Katy Purington

Troy and Environs

Troy was situated in a strategically valuable piece of land between the Mediterranean Sea and the Black Sea. It was the site of the most famous war in Greek and Roman mythology, the Trojan War. It is the place from which Aeneas starts his journey. Aeneas and a group of Trojans leave the city when the Greeks, enemies of the Trojans, finally breech the walls and sack the city after years of siege warfare. Also known as Ilium and Pergamum.

Ancient coastline and elevation data supplied by the Ancient World Mapping Center.

Comments

Aeneid 2.21-22

Est in cōnspectū Tenedos, nōtissima fāmā

īnsula, dīves opum Priamī dum rēgna manēbant,

Aeneid 2.203-205

Ecce autem geminī ā Tenedō tranquilla per alta

(horrēscō referēns) immēnsīs orbibus anguēs

incumbunt pelagō pariterque ad lītora tendunt;

Aeneid 2.254-256

Et iam Argīva phalānx īnstrūctīs nāvibus ībat

ā Tenedō tacitae per amīca silentia lūnae

lītora nōta petēns, flammās cum rēgia puppis

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June 2015
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Latium

Latium as described in Aeneid Book 1, and significant peoples around the region.

 

Ancient coastline and elevation data supplied by the Ancient World Mapping Center.

Comments

Aeneid 1.1-7

Arma virumque canō, Trōiae quī prīmus ab ōrīs

Ītaliam fātō profugus Lāvīniaque vēnit

lītora, multum ille et terrīs iactātus et altō

vī superum, saevae memorem Iūnōnis ob īram,

multa quoque et bellō passus, dum conderet urbem5

īnferretque deōs Latiō; genus unde Latīnum

Albānīque patrēs atque altae moenia Rōmae.

Aeneid 1.258-259

fāta tibī; cernēs urbem et prōmissa Lavīnī

moenia,

Aeneid 1.269-271

trīgintā magnōs volvendīs mēnsibus orbīs

imperiō explēbit, rēgnumque ab sēde Lavīnī

trānsferet, et Longam multā vī mūniet Albam.

Lavinium:

Alba Longa:

Roma:

Latium:

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June 2015
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The Journey of Dido

This map shows Tyre, Dido's homeland, the city from which she was banished.  It also shows Carthage, the city she built for her people, and Barce, the city of King Iarbas, who gave her the land for her city. 

Ancient coastline and elevation data supplied by the Ancient World Mapping Center.

Comments

Aeneid 1.338-341

Pūnica rēgna vidēs, Tyriōs et Agēnoris urbem;

sed fīnēs Libycī, genus intractābile bellō.

Imperium Dīdō Tyriā regit urbe profecta,

germānum fugiēns. 

Aeneid 1.365-368

Dēvēnēre locōs ubi nunc ingentia cernēs

moenia surgentemque novae Karthāginis arcem,

mercātīque solum, factī dē nōmine Byrsam,

taurīnō quantum possent circumdare tergō.

Aeneid 4.35-44

Estō: aegram nūllī quondam flexēre marītī,

nōn Libyae, nōn ante Tyrō; dēspectus Iärbās

ductōrēsque aliī, quōs Āfrica terra triumphīs

dīves alit: placitōne etiam pugnābis amōrī?

Nec venit in mentem quōrum cōnsēderis arvīs?

Hinc Gaetūlae urbēs, genus īnsuperābile bellō,

et Numidae īnfrēnī cingunt et inhospita Syrtis;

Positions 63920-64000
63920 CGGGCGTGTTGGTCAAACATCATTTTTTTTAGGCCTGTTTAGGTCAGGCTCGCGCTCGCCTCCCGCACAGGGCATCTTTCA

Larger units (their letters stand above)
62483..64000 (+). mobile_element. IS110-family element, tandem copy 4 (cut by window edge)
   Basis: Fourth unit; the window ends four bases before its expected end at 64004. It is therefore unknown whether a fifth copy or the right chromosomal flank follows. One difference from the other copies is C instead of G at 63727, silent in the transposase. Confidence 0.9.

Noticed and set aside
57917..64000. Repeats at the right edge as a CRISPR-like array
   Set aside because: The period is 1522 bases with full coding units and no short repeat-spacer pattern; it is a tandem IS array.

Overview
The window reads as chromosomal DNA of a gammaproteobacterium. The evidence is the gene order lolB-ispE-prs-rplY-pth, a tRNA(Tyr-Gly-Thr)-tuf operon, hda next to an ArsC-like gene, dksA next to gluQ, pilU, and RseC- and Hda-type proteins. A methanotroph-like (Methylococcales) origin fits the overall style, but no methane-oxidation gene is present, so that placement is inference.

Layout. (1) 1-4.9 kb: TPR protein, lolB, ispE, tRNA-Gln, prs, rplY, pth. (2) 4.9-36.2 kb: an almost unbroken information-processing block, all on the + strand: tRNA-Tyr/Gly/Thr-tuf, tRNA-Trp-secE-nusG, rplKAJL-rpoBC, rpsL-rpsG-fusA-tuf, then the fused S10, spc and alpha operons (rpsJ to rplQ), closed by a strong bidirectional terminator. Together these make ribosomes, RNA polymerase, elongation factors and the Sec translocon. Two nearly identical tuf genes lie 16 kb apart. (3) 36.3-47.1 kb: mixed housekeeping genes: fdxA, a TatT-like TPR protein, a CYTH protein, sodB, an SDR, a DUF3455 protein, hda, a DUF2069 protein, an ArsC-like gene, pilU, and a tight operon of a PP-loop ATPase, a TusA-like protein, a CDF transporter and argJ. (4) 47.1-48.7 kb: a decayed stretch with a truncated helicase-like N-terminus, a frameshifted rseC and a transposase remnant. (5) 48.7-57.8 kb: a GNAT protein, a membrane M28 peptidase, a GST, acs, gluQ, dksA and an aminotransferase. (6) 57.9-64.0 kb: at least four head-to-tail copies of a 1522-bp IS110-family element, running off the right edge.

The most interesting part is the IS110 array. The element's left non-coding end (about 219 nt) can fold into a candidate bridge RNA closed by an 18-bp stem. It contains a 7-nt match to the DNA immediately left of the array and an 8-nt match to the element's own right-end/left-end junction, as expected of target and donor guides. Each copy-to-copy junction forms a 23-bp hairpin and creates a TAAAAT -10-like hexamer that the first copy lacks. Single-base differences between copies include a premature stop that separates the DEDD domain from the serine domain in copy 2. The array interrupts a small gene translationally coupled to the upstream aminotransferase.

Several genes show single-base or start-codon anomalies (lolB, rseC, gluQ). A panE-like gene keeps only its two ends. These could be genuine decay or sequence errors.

hinc dēserta sitī regiō lātēque furentēs

Barcaeī. Quid bella Tyrō surgentia dīcam

germānīque minās?

Syrtis: Syrtis Minor (modern Gulf of Gabès) or Syrtis Maior (modern Gulf of Benghazi) or both (Brill)

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June 2015
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The Journey of Antenor

Map of the journey of Antenor as described by Venus in Vergil, Aeneid 1.242-247. Ancient coastline and elevation data supplied by the Ancient World Mapping Center.

Comments

Aeneid 1.242-247

Antēnor potuit mediīs ēlāpsus Achīvīs

Īllyricōs penetrāre sinūs atque intima tūtus

rēgna Liburnōrum et fontem superāre Timāvī,

unde per ōra novem vāstō cum murmure montis

it mare prōruptum et pelagō premit arva sonantī.

Hīc tamen ille urbem Patavī sēdēsque locāvit.

Illyricos sinus: “Illyrian gulfs,” meaning the Adriatic gulf along the shores of Illyricum. Illyrian attacks on shipping brought Roman intervention in the First and Second Illyrian Wars (229/8, 219 BC).

regna Liburnorum: "the realm of the Liburni." A wild and piratical race (Livy 10.2), the Liburni used privateers called lembi or naves Liburnicae with one very large lateen sail, which, adopted by the Romans in their struggle with Carthage (Eutropius 2.22) and in the Second Macedonian War (Livy 42.48), supplanted gradually the high-bulwarked galleys which had formerly been in use. (Caesar, Civil War 3.5; Horace, Epodes 1.1.) (Smith)

fontem Timavi: the small river Timavus (modern Timavo) flows into the Adriatic near Trieste.

urbem Patavi: meaning Padua, some twenty miles west of Venice. According to a tradition recorded by Virgil, and universally received in antiquity, it was founded by Antenor, who escaped thither after the fall of Troy; and Livy, himself a native of the city, confirms this tradition, though he does not mention the name of Patavium, but describes the whole nation of the Veneti as having migrated to this part of Italy under the guidance of Antenor. it was at an early period an opulent and flourishing city: Strabo even tells us that it could send into the field an army of 120,000 men, but this is evidently an exaggeration, and probably refers to the whole nation of the Veneti, of which it was the capital. (Strab. v. p.213.) Whatever was the origin of the Veneti, there seems no doubt they were, a people far more advanced in civilisation than the neighbouring Gauls, with whom they were on terms of almost continual hostility. (Smith)

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June 2015
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Subskrybuj Katy Purington